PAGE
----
Blake Bortles: He was fine. Unremarkable. And that will do. He handed it to Leonard Fournette 26 times, made some easy throws off play-action, remembered to say please and thank you.

Eagles Front Four: We knew they were good, and we knew Washington’s offensive line was good, but on the live look this one went to the Eagles’ front four. They were in Kirk Cousins’ face a lot, and the Brandon Graham strip sack/Fletcher Cox scoop sealed it.

Nelson Agholor: Three months ago I thought he was literally incapable of playing in the NFL. Then, when the Eagles brass and coaches started talking up I was sure they were a bunch of godforsaken liars. But, my mistake. Agholor wasn’t a star, but he made some plays on Sunday. Good for him!

Moral victories for the Bears and Browns: As the old saying goes, moral victories are just fine, because they’re a kind of victory. The Browns hung in fine after it seemed like the wheels could come off after giving up an early blocked-punt TD. They’ll give opponents some problems this year; so much speed.

Adoree’ Jackson: Not a perfect day, but the Raiders picked on him and he help up O.K. He also hurdled the kicker on the return, which was pretty cool.

Giorgio Tavecchio: He hit the first non-Janikowski field goal for the Raiders since Brad Dalusio’s 37-yarder in Week 17 of the 2001 season. Then, Tavecchio added two 52-yarders and a 43-yarder. That’s good!

Tarik Cohen and Kenny Golladay: The 119th and 96th picks of the draft, respectively. Cohen is small enough that he actually sleeps in a dresser drawer at John Fox’s house. And he was electric on Sunday, as a runner on the perimeter and as a receiver. Golladay is a stud in the making. Not ready to be a star yet, but he’ll get there.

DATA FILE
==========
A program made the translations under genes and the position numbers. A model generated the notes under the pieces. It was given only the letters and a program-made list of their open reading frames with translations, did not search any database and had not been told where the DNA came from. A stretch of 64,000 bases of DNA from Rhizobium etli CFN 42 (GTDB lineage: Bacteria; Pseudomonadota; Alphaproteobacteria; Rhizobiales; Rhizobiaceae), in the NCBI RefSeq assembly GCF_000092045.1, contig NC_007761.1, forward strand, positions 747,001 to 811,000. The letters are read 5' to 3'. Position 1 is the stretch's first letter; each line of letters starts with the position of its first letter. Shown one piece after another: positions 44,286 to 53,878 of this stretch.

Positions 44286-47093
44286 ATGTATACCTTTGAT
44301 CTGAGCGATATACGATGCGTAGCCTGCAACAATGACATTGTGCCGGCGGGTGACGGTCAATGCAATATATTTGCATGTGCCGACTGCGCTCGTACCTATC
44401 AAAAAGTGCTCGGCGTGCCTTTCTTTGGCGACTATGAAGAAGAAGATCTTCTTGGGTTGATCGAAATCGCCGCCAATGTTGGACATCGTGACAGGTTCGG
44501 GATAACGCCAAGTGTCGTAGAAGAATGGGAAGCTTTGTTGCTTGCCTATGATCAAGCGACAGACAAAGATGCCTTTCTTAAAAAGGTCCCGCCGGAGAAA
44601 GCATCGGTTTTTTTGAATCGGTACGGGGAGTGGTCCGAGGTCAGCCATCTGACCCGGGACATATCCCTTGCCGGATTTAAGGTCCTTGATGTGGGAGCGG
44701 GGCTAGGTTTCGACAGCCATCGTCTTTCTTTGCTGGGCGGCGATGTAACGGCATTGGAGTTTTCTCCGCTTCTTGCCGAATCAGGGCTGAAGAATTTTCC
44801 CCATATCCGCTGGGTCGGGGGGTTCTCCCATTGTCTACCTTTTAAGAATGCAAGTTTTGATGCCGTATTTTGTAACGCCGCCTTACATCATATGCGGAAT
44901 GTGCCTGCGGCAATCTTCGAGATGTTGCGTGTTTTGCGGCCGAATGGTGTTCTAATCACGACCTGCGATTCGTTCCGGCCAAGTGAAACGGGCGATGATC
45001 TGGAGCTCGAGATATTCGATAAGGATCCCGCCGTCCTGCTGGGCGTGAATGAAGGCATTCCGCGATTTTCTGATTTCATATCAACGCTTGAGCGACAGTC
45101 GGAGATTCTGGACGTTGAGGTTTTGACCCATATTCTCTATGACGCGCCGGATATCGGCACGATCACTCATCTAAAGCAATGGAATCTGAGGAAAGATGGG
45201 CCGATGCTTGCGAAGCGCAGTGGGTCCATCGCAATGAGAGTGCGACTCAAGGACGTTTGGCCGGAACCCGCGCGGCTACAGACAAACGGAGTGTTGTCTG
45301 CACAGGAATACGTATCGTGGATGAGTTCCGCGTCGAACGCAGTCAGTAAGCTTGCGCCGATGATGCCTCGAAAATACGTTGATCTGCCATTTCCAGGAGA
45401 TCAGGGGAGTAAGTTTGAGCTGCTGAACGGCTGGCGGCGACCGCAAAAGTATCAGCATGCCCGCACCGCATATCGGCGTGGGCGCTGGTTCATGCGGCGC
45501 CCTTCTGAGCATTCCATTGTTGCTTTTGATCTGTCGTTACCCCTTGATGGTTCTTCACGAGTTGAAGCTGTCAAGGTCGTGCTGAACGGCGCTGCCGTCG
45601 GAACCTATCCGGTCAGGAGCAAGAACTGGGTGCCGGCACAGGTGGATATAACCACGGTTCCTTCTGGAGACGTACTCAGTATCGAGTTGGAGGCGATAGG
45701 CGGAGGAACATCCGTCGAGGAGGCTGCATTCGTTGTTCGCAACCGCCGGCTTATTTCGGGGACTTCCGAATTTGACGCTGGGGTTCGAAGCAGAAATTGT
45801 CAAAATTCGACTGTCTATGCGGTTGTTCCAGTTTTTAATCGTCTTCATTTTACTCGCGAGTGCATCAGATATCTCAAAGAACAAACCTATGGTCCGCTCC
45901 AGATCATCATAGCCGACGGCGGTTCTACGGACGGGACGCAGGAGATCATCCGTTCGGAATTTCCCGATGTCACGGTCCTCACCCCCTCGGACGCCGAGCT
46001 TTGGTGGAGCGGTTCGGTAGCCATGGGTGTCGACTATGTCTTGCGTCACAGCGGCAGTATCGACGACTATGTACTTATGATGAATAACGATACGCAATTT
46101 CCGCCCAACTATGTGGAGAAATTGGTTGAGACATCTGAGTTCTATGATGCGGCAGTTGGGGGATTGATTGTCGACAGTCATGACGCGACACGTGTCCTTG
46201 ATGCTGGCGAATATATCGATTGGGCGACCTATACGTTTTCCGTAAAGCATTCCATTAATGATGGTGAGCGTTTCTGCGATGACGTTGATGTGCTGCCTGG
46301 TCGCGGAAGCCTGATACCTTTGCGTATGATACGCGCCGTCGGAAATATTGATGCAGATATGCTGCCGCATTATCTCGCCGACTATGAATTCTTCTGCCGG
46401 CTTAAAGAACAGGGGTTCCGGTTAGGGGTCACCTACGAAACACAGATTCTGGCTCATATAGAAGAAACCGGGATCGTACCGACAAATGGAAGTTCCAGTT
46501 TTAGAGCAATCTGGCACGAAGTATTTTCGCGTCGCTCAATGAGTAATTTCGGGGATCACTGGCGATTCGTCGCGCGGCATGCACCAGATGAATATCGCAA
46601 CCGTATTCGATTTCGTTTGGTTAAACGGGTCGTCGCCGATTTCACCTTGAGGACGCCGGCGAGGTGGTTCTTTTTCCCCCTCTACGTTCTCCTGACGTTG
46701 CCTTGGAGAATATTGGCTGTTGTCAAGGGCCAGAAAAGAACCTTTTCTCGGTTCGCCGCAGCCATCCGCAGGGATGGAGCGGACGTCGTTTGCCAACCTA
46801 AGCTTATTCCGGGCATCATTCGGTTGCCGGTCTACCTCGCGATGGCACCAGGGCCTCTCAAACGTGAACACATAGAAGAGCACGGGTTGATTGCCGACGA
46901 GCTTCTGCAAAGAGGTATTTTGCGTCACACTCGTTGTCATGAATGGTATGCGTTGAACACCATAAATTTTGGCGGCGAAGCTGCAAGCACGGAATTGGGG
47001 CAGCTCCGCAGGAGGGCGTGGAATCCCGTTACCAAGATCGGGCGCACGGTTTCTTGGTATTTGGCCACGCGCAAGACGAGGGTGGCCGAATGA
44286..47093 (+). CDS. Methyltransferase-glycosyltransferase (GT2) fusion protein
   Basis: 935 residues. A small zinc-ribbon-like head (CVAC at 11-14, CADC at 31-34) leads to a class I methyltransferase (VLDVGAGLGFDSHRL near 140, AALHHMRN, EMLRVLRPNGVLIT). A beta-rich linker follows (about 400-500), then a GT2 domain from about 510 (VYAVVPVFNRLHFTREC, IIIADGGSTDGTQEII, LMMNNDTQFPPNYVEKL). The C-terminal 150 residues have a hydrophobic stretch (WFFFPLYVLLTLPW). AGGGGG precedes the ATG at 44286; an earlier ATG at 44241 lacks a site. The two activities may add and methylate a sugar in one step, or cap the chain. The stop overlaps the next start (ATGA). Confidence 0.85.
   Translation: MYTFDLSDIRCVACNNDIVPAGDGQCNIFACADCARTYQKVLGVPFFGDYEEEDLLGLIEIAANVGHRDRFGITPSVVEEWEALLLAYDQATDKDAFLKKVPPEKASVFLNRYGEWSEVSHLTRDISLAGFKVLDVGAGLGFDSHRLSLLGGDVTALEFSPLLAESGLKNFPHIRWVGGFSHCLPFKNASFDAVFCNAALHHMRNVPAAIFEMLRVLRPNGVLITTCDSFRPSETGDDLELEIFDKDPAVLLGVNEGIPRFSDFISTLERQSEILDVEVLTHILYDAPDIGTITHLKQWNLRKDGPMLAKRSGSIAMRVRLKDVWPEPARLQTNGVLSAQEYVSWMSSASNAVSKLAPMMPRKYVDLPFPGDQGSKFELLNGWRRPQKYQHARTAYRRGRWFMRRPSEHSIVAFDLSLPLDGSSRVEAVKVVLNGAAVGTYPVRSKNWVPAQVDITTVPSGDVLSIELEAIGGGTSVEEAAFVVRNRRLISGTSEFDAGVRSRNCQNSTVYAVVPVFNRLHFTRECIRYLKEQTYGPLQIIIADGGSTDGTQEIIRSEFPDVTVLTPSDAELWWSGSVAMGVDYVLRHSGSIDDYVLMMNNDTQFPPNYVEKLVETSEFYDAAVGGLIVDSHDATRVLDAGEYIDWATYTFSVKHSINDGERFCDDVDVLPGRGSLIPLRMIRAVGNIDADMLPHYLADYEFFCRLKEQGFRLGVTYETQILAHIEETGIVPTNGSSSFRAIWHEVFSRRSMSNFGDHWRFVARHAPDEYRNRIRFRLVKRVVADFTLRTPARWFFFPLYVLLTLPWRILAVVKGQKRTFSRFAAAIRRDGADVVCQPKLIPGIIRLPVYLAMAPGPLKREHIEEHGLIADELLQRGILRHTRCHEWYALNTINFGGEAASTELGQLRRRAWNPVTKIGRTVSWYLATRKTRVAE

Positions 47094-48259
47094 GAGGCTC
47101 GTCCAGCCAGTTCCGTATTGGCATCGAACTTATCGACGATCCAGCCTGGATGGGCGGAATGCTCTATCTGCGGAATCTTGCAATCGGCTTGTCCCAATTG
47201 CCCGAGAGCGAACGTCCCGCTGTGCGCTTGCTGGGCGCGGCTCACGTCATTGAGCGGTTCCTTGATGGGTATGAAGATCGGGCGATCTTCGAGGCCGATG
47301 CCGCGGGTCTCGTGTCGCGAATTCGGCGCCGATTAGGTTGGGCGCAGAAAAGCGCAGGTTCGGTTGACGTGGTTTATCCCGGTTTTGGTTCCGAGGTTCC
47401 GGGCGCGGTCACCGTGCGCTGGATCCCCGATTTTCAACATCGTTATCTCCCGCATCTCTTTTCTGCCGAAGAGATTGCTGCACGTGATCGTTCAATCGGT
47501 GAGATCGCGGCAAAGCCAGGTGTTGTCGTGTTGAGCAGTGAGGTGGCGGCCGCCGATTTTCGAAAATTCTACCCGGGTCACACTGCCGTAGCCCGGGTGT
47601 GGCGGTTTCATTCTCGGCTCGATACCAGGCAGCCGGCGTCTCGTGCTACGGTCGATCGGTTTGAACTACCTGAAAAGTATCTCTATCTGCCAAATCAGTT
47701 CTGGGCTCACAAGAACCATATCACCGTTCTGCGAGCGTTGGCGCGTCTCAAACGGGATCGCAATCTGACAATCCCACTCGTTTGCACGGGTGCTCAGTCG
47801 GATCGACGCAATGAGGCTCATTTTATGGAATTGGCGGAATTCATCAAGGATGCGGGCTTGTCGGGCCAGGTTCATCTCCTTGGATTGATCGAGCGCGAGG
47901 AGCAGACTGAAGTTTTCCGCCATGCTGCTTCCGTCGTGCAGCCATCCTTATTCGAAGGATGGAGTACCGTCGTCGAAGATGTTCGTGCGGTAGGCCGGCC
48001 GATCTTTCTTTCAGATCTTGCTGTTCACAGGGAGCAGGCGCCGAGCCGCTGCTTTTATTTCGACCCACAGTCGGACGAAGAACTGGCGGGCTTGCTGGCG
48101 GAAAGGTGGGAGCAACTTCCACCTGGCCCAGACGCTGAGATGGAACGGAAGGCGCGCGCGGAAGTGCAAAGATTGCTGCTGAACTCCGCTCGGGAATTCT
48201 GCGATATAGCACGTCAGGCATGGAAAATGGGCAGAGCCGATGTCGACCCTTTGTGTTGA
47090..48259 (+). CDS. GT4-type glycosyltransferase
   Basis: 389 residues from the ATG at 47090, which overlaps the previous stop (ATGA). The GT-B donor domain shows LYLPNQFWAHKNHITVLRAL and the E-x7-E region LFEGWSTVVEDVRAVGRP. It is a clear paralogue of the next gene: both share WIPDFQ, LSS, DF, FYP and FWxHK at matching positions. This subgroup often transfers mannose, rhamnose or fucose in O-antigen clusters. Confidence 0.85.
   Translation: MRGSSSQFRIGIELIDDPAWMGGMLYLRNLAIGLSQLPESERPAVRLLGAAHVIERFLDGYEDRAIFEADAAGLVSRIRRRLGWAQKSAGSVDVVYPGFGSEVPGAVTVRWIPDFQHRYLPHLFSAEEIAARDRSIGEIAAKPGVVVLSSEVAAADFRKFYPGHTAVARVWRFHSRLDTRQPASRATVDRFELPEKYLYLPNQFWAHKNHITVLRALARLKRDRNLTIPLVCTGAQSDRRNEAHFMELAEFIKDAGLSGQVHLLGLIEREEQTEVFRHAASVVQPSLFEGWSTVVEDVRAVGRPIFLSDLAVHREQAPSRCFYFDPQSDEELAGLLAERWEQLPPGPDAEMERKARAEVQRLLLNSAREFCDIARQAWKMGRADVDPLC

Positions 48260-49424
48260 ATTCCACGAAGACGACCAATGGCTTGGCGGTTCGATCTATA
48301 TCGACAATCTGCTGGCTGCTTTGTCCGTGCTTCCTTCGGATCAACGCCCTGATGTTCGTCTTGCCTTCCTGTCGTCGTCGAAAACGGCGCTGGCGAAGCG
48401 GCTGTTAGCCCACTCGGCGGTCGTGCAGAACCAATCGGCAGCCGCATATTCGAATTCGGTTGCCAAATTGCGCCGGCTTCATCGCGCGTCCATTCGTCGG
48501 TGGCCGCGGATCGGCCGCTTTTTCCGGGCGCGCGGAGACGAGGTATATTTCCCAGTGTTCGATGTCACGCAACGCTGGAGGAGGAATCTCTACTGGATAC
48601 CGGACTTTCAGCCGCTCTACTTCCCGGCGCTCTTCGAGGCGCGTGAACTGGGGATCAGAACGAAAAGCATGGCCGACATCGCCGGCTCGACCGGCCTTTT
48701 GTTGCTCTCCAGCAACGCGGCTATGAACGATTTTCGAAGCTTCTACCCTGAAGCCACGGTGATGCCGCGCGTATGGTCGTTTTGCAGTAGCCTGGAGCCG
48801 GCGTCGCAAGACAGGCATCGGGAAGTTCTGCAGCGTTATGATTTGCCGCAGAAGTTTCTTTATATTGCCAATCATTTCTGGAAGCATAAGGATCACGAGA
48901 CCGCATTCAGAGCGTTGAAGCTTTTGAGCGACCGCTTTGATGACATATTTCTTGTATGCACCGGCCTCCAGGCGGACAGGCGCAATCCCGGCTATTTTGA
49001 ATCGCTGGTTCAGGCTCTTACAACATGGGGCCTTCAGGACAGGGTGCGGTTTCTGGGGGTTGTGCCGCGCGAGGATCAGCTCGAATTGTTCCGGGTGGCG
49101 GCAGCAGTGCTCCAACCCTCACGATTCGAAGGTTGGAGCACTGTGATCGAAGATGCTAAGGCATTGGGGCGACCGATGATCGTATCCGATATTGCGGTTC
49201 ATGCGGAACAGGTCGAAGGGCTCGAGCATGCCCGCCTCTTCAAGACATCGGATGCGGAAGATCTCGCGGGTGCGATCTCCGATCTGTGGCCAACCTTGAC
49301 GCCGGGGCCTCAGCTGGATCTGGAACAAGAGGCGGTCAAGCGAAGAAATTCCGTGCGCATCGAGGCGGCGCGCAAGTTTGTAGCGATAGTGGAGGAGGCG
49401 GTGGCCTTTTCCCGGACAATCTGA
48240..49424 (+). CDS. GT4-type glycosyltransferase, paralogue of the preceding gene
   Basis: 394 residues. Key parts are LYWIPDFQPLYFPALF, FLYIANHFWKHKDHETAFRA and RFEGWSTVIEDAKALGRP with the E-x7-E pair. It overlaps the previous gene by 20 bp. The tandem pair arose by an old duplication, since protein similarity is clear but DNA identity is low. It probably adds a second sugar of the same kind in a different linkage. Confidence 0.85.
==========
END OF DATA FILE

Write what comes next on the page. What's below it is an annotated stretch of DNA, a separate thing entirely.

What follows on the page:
Ravens’ Football: This defense is shaping up to be elite even without an elite pass rush; the secondary is too good, and you can’t run on Brandon Williams. More than that, a year after being the most pass-heavy team in the NFL—the Ravens were the most pass-heavy team in the NFL!—they ran it 42 times on 60 offensive plays. Granted, they were protecting a big lead against an incompetent offense, but that’s how the Ravens are supposed to win games!


Seahawks’ offensive line: Guys, I’m starting to think that the Seahawks’ offensive line isn’t very good. I’ll throw out two caveats: First, the Packers looked really good up front (how much of that was playing against this line? I dunno yet). Second, they at least have some raw talent to work with up there which hasn’t been the case in the past, and maybe they get better the more they play together in a live setting. Or, maybe they just continue to be atrocious, as they have been the last couple years.